The bill could have been stripped of the entire list, and that was one of the tweaks suggested to rescue it. But what was all-important to the Education Committee members who aggressively opposed it was that people who are, or are perceived to be, homosexuals not be specifically protected from bullying, harassment and ridicule.


    The bill’s terms, warned lawyer Tami Fitzgerald of the North Carolina Family Policy Council, “appear nowhere in existing state law as a protected class.” No kidding! Therefore what? Therefore no one who has heretofore been unprotected against assault and other crimes must ever be identified as one of those who are no longer on the Open Season list?

    Don’t you just love how all these “pro-family” groups are just full of bigots? Where do they think gay kids come from? Delivered directly to the school doors by storks? I’m pretty sure they all have families, too. Families that probably would like to see them come home from school each day healthy and happy.

    We are ruled by idiots.


    Filed on May 20, 2007 at 5:45 pm under by dcobranchi

    Saba is proud of the fact that she was home schooled through 10th grade. “It was one of the best gifts a mother could have ever given her child,” she said. “The attention I was given and the ways in which I have had some freedom to pursue and refine my interests when I was young have made all the difference in the adult I am today. If I can thank my parents in some way for what they gave me through this home schooling education, it would be to tell them that I plan to home school my own kids.”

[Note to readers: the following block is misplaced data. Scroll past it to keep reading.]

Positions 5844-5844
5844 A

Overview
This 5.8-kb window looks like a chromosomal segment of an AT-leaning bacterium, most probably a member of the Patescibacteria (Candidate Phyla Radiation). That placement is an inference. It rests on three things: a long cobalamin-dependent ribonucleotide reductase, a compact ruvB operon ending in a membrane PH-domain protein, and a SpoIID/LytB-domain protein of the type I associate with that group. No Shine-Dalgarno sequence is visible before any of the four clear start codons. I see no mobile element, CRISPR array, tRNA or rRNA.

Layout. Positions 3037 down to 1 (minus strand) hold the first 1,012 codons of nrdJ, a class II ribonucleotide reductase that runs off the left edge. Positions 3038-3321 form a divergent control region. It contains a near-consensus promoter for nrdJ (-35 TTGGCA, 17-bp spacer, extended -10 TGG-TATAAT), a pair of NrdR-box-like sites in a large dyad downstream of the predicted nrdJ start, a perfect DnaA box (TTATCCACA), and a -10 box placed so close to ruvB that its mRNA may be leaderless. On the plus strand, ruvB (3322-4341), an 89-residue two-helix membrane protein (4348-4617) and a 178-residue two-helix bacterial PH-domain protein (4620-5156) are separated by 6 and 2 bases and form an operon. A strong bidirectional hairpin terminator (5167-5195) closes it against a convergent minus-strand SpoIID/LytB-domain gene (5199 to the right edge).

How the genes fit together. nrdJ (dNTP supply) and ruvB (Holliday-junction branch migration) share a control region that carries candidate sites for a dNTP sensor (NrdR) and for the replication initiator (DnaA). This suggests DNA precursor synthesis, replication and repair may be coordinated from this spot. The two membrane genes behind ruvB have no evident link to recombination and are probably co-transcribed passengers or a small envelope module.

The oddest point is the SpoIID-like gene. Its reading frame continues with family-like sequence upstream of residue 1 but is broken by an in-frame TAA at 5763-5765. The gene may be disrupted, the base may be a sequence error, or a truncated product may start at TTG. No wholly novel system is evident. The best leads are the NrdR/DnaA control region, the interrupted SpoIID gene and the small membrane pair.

Filed on at 3:55 pm under by dcobranchi

    A g-school grad no doubt wrote this amazingly disjointed LttE:

    School fills a need

    Editor: I was extremely disappointed with your May 16 editorial, “Pay flat rates for cyberschools.” It was terribly one-sided and appeared to reflect the National Education Association viewpoint.

    First, by your own admission, schools save $2,500. Each student costs the taxpayer approximately $10,000 but the cyberschool only gets approximately $7,500. It may be if only one student from that school district goes to cyberschool, there is not a $2,500 savings because the cost is basically the same for a class of 23 as a class of 25. However, if 25 students attend a cyberschool, then obviously there is a significant reduction in cost. So there are savings to the school district.

    There is accountability with cyberschools. Every cyberschool student is required to take the PSSAs. If the parents, and possibly the child, are not happy, they will not return to cyberschool.